Incentivising is a very bad word, but maybe a good idea

Some more thoughts on how to compensate online content creators.

Yoni Greenbaum says extend a performance bonus plan beyond writers to online producers and editors, too! (Bring it on!)

Scott Karp says pay for performance plans might spur traffic, but they may or may not improve quality becuase the Internet “turns a blind eye to quality.” (Quality? Just kidding.)

Mathew Ingram says on balance incentivizing writers “in the long run it is likely to make them more intimately involved in their blogs, and more interested in developing a relationship with their readers, and that’s a good thing.”( Like in taking more ownership of their worK?)

Dan Blank says to find sustainable online success, we must stop calling people bloggers – and work to create more journalists… who just happen to write for blogs. (How true.)

I have some other blog postings here on the pay issue, including one that has a link to the full Nick Denton new-pay-plan memo (a must read for this subject). And there is more react at this search results link.

While people can certainly pick at Nick Denton’s plan, mainstream media hoping to make their way fully into digital  need to look at whether their compensation systems reflect their old business or their new.

One Reply to “Incentivising is a very bad word, but maybe a good idea”

  1. I think this needs something like context. What’s epidemic right now? (I’m skipping over “psychopathy” because there has to be a little bit of theoretical grounding for that to make sense. That we’ve “optimized conditions for the manifestation of psychopathic tendencies” doesn’t ramify properly w/o that.)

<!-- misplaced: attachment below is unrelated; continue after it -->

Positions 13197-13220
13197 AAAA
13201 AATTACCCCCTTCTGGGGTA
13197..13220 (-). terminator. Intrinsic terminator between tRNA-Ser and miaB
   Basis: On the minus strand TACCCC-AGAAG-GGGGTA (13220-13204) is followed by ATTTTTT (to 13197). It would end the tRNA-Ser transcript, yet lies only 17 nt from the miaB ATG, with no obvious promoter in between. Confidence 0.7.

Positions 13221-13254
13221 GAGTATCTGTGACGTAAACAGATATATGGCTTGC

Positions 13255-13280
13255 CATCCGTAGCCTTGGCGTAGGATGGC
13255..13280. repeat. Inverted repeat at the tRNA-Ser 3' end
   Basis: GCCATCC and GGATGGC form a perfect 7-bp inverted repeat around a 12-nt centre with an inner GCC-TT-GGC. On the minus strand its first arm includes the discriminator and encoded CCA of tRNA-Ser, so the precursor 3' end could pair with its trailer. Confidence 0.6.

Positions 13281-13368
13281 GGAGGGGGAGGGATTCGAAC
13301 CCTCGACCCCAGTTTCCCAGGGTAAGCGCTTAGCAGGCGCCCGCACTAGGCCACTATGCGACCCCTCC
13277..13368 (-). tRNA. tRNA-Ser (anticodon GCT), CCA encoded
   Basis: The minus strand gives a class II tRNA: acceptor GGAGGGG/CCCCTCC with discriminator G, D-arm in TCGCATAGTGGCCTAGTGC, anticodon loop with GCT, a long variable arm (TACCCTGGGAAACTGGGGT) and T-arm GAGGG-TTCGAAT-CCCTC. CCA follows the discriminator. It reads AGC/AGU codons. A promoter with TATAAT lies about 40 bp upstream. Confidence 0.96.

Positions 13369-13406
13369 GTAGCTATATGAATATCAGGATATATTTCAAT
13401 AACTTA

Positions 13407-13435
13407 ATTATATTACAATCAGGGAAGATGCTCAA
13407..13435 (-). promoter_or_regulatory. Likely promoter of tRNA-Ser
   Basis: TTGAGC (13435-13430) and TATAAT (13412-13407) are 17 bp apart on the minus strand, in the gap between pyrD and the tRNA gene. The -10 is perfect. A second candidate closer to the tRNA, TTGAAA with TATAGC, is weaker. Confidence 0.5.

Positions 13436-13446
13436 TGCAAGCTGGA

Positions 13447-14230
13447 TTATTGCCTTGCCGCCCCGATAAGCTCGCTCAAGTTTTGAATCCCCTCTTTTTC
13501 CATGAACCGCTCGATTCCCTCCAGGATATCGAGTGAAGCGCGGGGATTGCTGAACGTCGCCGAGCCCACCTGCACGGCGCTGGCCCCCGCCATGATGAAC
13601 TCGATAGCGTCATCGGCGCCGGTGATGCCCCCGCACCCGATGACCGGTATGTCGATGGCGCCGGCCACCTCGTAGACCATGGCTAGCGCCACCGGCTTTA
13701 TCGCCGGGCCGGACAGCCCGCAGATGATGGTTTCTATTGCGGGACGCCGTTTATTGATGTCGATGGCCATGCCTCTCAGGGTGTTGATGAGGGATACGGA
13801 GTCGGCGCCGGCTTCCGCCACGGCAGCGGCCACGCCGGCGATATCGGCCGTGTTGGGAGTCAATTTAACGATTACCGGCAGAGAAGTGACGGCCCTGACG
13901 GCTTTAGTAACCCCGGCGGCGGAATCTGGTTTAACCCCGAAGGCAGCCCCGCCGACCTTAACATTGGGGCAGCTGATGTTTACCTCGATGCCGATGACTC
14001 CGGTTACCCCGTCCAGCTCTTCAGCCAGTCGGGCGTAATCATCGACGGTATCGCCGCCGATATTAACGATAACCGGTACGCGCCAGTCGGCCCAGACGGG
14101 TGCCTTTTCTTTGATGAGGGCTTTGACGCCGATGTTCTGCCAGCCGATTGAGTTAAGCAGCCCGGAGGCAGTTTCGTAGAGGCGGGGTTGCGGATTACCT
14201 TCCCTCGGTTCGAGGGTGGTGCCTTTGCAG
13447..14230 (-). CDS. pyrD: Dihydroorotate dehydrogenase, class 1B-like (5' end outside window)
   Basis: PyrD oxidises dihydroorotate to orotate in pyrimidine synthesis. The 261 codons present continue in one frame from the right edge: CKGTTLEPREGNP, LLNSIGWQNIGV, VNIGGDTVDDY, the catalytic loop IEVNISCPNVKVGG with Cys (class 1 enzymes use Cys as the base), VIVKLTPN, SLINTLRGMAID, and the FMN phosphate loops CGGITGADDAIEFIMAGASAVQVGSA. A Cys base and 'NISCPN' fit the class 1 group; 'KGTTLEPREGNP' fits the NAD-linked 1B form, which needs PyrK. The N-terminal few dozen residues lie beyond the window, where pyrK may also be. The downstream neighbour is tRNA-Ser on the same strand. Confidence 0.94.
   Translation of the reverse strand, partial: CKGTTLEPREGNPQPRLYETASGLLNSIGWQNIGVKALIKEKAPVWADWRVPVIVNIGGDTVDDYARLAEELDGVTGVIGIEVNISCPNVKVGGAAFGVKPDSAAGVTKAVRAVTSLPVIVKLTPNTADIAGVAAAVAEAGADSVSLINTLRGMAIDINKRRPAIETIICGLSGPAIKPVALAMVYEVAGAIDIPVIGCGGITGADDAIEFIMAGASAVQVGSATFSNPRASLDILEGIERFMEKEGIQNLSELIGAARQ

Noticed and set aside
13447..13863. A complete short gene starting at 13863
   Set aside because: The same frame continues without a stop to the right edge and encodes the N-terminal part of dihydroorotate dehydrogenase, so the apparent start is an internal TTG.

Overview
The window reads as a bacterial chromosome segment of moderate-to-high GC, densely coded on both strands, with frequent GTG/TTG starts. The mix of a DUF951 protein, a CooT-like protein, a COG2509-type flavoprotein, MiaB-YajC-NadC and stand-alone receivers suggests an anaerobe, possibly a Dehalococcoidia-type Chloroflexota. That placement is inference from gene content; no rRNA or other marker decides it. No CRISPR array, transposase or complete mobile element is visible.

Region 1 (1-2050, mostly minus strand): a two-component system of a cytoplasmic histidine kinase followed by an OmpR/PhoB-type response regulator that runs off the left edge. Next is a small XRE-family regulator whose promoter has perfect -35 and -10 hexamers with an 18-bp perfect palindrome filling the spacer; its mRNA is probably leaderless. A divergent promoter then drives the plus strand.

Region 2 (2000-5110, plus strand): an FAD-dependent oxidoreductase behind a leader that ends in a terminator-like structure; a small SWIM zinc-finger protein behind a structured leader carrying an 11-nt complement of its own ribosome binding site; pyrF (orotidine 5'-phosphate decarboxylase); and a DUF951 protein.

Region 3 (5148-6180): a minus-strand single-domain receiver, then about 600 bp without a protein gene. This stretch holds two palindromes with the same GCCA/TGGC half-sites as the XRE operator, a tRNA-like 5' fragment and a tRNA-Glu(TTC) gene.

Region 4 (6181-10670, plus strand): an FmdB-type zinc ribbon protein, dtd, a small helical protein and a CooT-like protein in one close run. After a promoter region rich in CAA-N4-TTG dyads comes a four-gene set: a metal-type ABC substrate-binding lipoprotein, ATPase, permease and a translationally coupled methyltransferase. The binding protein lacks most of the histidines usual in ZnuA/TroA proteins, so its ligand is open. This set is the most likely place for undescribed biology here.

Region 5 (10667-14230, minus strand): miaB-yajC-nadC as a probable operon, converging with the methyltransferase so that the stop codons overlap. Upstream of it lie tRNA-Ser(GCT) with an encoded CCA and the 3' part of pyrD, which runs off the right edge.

On the one hand: ADHD and whatever new accros depict “serial partial attention” … human beings proceeding with all the self-possession of pigeons. Catastrophic entailments for any civil society.
    And what are “incentives”? (I’ll depart from your meaning here for just a moment.) I saw a new Web2.0 service that offers “7 days free” … and then, having given over credit-card or PayPal arrangements, you are expected to opt out. So, of course, like with magazine subscriptions, a sizable portion of the “Free Trial” role blithely carry on.
    Or the PDF reader that’s got such good buzz: you can pay outright, or go through a whole Skinnerian process of testing out various “Free Offers” at the end of which you get the little utility no charge.
    The “ratropomorphic” view of man has returned with a nasty #Matrix vengeance.
    Concerning your examples here, there exist 2 bodies of knowledge I know: 1) volunteerism and cash; paying volunteers results in a foundational shift in their relationship to the entity, and 2) from cog-psych, having people do/write something that induces cognitive dissonance … pay one portion … interview later: those who got paid have a lucid appreciation of their mercenary act while those who acted “freely” engaged in all manners of rationalization.
    thanks for the 5 minutes of good fun!
    🙂
    –bentrem

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